Ned Alexis

Ned Alexis

Quick response for Falkland blaze

Falkland fire near Whispering Pines, now 100 per cent contained



It was nothing compared to the catastrophic 2003 fire, but a blaze near Falkland still crept uncomfortably close to some homes Sunday evening.

Thanks to the quick actions of nearby residents and fire crews, a 15-hectare blaze just east of Whispering Pines Road was under control by Monday morning.

“It’s been very co-operative with the public and everybody came at it really hard,” said Steve Olson, Vernon Fire Zone, protection assistant.

The wind-driven fire was sparked in a farmer’s field just before 6 p.m. Sunday.

“Our neighbours were just coming back and thought the restaurant was on fire,” said Tim Zieske, who owns the Whispering Pines Cafe.

“I got a shovel and helped George, our next door neighbour. He was at it pretty hard with his tractor already.”

Having witnessed the 2003 wildfire, the initial thought of fire sparked fear into some Falkland residents. But the immediate presence of air tankers and firefighters eased concerns.

“That (2003 fire) was a lot scarier,” said Zieske.

 

 

While reports of a tree falling over a power line are believed to be the cause of Sunday’s blaze, crews cannot confirm.

“It’s still under investigation, we haven’t confirmed (the cause),” said Olson.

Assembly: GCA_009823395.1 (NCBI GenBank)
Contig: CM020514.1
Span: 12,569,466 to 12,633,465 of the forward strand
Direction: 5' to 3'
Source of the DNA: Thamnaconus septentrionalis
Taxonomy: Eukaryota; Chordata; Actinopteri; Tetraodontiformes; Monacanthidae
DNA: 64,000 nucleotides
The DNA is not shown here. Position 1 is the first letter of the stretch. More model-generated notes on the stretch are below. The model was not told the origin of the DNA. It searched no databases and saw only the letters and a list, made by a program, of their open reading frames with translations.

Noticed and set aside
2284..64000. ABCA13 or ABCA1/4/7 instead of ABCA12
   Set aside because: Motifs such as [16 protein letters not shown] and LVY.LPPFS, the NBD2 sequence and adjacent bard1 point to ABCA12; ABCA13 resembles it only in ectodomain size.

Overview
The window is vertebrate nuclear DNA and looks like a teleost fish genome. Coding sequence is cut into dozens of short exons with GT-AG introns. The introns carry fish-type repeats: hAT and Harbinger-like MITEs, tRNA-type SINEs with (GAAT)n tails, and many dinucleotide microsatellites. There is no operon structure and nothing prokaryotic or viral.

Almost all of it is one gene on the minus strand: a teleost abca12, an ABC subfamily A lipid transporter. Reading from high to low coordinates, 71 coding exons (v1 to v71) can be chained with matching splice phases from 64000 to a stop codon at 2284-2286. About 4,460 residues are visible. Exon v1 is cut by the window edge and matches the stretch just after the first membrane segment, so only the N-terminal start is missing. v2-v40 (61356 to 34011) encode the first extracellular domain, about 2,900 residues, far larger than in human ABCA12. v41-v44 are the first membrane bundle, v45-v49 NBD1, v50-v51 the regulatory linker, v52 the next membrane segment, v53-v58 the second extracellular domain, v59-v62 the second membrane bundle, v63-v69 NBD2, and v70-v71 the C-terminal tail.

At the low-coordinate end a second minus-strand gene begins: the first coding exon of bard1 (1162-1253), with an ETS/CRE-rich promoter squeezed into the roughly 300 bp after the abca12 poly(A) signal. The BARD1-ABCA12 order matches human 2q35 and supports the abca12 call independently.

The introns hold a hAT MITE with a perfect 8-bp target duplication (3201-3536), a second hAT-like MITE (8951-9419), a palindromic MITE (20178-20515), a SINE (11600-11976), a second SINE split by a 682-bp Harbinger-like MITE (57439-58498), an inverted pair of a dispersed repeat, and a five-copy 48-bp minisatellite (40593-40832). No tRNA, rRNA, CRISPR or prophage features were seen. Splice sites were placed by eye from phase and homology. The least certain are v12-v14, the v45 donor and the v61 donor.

The wildfire is now 100 per cent contained.  Twelve firefighters remain on site continuing with extinguishing hot spots within the fire’s perimeter.

The fire, sitting next to Highway 97, also closed the highway Sunday evening for several hours, then reduced to single lane with a pilot car. Both lanes were opened by late morning Monday.

For more photos and video footage of the fire visit www.vernonmorningstar.com.

Wildfire crews have also extinguished the 35-hectare Aberdeen blaze and 40-hectare blaze near Mabel Lake in Lumby.

The Aberdeen and Cottonwood Creek fires are both 100 per cent contained.

“This fire (Cottonwood Creek, near Lumby) is now in the patrol status and will be monitored into the fall,” said Michaela Swan, Kamloops Fire Centre fire information officer.

“Due to the heavy forest fuels in the fire area, there are still portions of this wildfire still smouldering. Smoke may still be visible until additional rain or snow is received.”